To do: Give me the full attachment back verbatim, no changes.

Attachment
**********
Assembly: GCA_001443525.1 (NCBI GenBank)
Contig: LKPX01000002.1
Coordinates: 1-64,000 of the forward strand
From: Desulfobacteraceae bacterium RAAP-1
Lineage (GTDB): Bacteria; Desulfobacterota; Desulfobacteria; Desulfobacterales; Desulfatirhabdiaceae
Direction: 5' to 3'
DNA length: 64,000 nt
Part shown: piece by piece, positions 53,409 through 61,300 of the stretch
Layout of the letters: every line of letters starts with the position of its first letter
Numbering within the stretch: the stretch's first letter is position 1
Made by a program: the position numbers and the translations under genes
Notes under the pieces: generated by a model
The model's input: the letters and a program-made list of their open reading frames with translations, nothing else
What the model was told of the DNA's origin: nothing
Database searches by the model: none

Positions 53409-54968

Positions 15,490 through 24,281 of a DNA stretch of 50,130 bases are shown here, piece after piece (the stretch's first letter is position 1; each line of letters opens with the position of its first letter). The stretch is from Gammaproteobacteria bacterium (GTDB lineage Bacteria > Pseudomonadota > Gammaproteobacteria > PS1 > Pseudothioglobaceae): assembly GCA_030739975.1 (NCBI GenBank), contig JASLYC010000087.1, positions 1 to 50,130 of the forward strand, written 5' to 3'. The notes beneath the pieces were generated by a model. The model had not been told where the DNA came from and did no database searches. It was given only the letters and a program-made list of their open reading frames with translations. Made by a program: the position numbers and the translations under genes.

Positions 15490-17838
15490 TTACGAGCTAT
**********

Assembly: GCA_001443525.1 (NCBI GenBank)
Contig: LKPX01000002.1
Coordinates: 1-64,000 of the forward strand
From: Desulfobacteraceae bacterium RAAP-1
Lineage (GTDB): Bacteria; Desulfobacterota; Desulfobacteria; Desulfobacterales; Desulfatirhabdiaceae
Direction: 5' to 3'
DNA length: 64,000 nt
Part shown: piece by piece, positions 53,409 through 61,300 of the stretch
Layout of the letters: every line of letters starts with the position of its first letter
Numbering within the stretch: the stretch's first letter is position 1
Made by a program: the position numbers and the translations under genes
Notes under the pieces: generated by a model
The model's input: the letters and a program-made list of their open reading frames with translations, nothing else
What the model was told of the DNA's origin: nothing
Database searches by the model: none

Positions 53409-54968

Positions 15,490 through 24,281 of a DNA stretch of 50,130 bases are shown here, piece after piece (the stretch's first letter is position 1; each line of letters opens with the position of its first letter). The stretch is from Gammaproteobacteria bacterium (GTDB lineage Bacteria > Pseudomonadota > Gammaproteobacteria > PS1 > Pseudothioglobaceae): assembly GCA_030739975.1 (NCBI GenBank), contig JASLYC010000087.1, positions 1 to 50,130 of the forward strand, written 5' to 3'. The notes beneath the pieces were generated by a model. The model had not been told where the DNA came from and did no database searches. It was given only the letters and a program-made list of their open reading frames with translations. Made by a program: the position numbers and the translations under genes.

Positions 15490-17838
15490 TTACGAGCTAT